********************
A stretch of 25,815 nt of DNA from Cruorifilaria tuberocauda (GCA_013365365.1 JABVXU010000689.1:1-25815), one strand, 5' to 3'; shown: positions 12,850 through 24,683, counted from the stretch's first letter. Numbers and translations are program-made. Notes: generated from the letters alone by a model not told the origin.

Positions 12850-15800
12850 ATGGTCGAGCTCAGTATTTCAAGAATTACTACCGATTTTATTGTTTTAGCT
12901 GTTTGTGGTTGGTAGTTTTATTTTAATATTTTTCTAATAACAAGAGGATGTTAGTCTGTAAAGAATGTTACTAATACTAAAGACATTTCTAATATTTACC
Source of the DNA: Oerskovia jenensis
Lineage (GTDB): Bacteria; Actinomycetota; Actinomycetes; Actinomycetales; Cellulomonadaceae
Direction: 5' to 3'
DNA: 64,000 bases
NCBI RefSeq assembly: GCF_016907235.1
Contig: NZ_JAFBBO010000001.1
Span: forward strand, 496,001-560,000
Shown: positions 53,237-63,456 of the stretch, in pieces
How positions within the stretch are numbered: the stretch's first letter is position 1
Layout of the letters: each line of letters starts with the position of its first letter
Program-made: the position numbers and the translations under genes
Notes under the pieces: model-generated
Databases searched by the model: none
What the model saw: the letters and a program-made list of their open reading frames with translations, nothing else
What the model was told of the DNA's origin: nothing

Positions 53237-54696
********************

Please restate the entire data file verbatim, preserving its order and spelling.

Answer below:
A stretch of 25,815 nt of DNA from Cruorifilaria tuberocauda (GCA_013365365.1 JABVXU010000689.1:1-25815), one strand, 5' to 3'; shown: positions 12,850 through 24,683, counted from the stretch's first letter. Numbers and translations are program-made. Notes: generated from the letters alone by a model not told the origin.

Positions 12850-15800
12850 ATGGTCGAGCTCAGTATTTCAAGAATTACTACCGATTTTATTGTTTTAGCT
12901 GTTTGTGGTTGGTAGTTTTATTTTAATATTTTTCTAATAACAAGAGGATGTTAGTCTGTAAAGAATGTTACTAATACTAAAGACATTTCTAATATTTACC
Source of the DNA: Oerskovia jenensis
Lineage (GTDB): Bacteria; Actinomycetota; Actinomycetes; Actinomycetales; Cellulomonadaceae
Direction: 5' to 3'
DNA: 64,000 bases
NCBI RefSeq assembly: GCF_016907235.1
Contig: NZ_JAFBBO010000001.1
Span: forward strand, 496,001-560,000
Shown: positions 53,237-63,456 of the stretch, in pieces
How positions within the stretch are numbered: the stretch's first letter is position 1
Layout of the letters: each line of letters starts with the position of its first letter
Program-made: the position numbers and the translations under genes
Notes under the pieces: model-generated
Databases searched by the model: none
What the model saw: the letters and a program-made list of their open reading frames with translations, nothing else
What the model was told of the DNA's origin: nothing

Positions 53237-54696